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State v. Hayslett

Supreme Court of West Virginia

November 7, 2017

STATE OF WEST VIRGINIA, Plaintiff Below, Respondent
v.
BRIAN DANIEL HAYSLETT, Defendant Below, Petitioner

         Raleigh County 11-F-286

          MEMORANDUM DECISION

         The petitioner, Brian Daniel Hayslett, appeals the August 26, 2015, order of the Circuit Court of Raleigh County sentencing him to life in prison without mercy for his first degree murder conviction. In this appeal, the petitioner contends that the circuit court committed reversible error by refusing to give the jury his proffered instruction concerning voluntary intoxication. The State maintains the evidence did not warrant such an instruction.[1]

         Upon consideration of the parties' briefs, oral arguments, the appendix record, and the pertinent authorities, this Court finds no substantial question of law and no prejudicial error. For these reasons, a memorandum decision affirming the circuit court's order is appropriate under Rule 21 of the Rules of Appellate Procedure.

         I. Factual and Procedural Background

         Rhonda McCoy (hereinafter "victim") was murdered sometime between midnight and 3:00 a.m. on June 19, 2011. The cause of death was twenty-three distinct stab wounds inflicted to her head, neck, torso, and upper extremities. According to the medical examiner, the victim was nearly beheaded, but her death was not instantaneous; it took "a matter of minutes." The murder occurred at a trailer owned by Jeffrey Redden, who discovered the victim's body in a bedroom used for storage.[2] He notified the police at 8:08 that morning, telling the 911 operator that the victim had been in a fight "with a guy named Brian who lives down the street." The Raleigh County Sheriff's Office responded to the call. Upon arrival at the Redden trailer, Captain James Bare discovered a trail of blood leading to a nearby residence owned by Lisa Meador, which she shared with the petitioner.[3] Ms. Meador told Captain Bare that the petitioner had come home in the middle of the night covered in blood. She said he had a cut on his hand and was carrying a knife. She further stated that he left shortly thereafter with his mother to go to her home. While Captain Bare was conducting his investigation, the petitioner arrived in a car driven by his mother, Donna Daniels.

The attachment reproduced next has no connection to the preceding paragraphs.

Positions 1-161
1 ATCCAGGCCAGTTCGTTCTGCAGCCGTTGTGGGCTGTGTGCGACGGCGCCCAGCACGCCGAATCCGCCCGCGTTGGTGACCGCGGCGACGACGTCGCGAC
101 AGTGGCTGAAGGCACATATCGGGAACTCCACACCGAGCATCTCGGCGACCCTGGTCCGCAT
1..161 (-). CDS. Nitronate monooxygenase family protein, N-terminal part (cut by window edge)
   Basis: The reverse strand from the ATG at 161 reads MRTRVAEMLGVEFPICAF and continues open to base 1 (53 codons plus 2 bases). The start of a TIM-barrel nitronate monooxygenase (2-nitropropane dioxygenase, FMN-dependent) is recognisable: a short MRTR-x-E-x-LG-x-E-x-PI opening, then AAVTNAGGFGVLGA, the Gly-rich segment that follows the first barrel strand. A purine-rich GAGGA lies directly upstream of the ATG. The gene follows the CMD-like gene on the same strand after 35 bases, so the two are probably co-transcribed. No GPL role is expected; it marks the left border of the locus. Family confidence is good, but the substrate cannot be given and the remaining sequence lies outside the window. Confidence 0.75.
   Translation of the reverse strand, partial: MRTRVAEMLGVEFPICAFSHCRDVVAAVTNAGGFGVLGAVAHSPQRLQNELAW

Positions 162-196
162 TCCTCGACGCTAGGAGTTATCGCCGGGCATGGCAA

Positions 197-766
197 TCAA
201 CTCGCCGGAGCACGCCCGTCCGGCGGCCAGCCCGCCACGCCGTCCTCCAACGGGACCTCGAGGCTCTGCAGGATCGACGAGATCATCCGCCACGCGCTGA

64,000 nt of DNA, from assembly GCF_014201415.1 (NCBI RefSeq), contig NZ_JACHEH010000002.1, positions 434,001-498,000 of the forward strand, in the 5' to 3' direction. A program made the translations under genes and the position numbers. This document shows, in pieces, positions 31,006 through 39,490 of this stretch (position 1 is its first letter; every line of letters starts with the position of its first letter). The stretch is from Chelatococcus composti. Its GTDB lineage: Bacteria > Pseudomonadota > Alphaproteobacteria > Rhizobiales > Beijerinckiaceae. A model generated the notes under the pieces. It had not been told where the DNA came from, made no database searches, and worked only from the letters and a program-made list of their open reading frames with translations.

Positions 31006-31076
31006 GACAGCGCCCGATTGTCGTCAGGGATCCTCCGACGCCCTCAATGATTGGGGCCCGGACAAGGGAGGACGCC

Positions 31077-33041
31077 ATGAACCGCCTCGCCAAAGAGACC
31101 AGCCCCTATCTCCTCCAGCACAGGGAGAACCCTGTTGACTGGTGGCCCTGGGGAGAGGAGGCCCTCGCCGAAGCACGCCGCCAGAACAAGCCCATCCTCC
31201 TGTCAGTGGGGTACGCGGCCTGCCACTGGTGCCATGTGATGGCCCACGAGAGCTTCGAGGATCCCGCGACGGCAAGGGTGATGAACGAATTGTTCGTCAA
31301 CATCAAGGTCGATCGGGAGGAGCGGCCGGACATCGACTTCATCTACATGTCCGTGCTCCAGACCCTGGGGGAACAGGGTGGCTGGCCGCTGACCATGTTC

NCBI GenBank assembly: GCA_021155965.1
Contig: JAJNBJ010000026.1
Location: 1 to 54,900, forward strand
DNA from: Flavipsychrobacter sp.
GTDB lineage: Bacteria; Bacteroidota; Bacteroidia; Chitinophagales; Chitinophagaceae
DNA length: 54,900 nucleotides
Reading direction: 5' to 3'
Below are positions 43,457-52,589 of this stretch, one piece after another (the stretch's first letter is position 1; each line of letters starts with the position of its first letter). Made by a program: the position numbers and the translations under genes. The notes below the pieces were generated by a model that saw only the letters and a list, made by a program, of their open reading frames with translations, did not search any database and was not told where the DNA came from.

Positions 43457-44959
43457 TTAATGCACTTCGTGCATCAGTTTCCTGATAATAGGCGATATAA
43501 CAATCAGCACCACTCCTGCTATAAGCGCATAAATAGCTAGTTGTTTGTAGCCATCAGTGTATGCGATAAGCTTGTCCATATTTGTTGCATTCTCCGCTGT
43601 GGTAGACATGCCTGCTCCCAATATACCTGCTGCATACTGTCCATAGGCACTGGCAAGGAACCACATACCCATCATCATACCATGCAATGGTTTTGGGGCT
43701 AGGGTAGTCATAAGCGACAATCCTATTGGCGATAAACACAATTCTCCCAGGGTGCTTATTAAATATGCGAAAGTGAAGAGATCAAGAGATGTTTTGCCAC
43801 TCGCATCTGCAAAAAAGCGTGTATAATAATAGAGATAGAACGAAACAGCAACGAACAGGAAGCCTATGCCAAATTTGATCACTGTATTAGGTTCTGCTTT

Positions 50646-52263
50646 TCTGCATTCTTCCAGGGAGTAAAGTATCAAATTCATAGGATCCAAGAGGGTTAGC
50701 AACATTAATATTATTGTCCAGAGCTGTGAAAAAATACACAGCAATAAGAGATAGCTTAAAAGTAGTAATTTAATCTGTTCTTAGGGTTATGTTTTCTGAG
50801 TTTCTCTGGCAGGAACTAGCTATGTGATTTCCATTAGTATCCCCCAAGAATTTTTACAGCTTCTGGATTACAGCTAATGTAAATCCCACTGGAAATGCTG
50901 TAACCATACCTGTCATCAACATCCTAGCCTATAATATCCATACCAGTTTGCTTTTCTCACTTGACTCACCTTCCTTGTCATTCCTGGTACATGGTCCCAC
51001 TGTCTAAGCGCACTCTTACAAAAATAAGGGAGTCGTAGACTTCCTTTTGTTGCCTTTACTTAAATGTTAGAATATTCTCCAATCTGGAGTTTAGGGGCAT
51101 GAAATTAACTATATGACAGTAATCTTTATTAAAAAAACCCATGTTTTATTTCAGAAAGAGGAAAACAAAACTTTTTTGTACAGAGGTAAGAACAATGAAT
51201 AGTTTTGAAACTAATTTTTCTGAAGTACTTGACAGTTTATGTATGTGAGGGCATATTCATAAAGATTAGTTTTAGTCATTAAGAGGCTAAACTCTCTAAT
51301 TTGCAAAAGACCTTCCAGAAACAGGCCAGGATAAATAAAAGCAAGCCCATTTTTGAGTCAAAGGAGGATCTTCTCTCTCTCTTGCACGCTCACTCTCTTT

Captain Bare approached the petitioner and read him his Miranda rights.[4] According to Captain Bare, the petitioner did not appear to be impaired and showed no sign of distress, surprise or confusion. Captain Bare proceeded to record an on-scene interview with the petitioner. Initially, the petitioner denied having any knowledge regarding the blood trail from Mr. Redden's trailer to Ms. Meador's residence. When questioned about his fingers that appeared to be bleeding, the petitioner claimed he had been injured at work a few days earlier. Upon further inquiry, however, the petitioner confessed that he had stabbed the victim. The petitioner's confession to Captain Bare was recorded at that time as follows:

HAYSLETT: She [the victim] just was up there dancing for me and Jeff [Redden] and nobody told her to, and then we come outside and she was like well you owe me money.
BARE: Okay.
HAYSLETT: I said, no, no.
BARE: You owed her money for dancing?
HAYSLETT: Yeah.
HAYSLETT: And she said well I'm going to tell your old lady [Ms.
Meador] then. BARE: Okay.
HAYSLETT: And that was that.
BARE: So what did you do then?
HAYSLETT: Just went back to my house and come back and that wasthat.

         BARE: Were you mad when you went back to your house?

HAYSLETT: Uh-huh (yes).
BARE: Okay. So you . . . drove home and then you walked back up here, is that right?
HAYSLETT: Yeah.
BARE: Okay. You walked back up here with . . . a hunting knife. Is that right? You have to say "yes" or "no."
HAYSLETT: Yes.
HAYSLETT: Of course, I, so you know what I mean, just talked to her and she was still saying that shit, so I didn't want her telling my old lady nothing.
BARE: I see what happened, but I want you to tell me what happened. I mean I can see it, but I want you to tell me.
HAYSLETT: I just stabbed her in the throat.
BARE: Stabbed her in the throat. How many times did you stab her?
HAYSLETT: I don't know.
BARE: A bunch?
HAYSLETT: I don't know, I guess.
BARE: Did you cut your hand . . . during the ...

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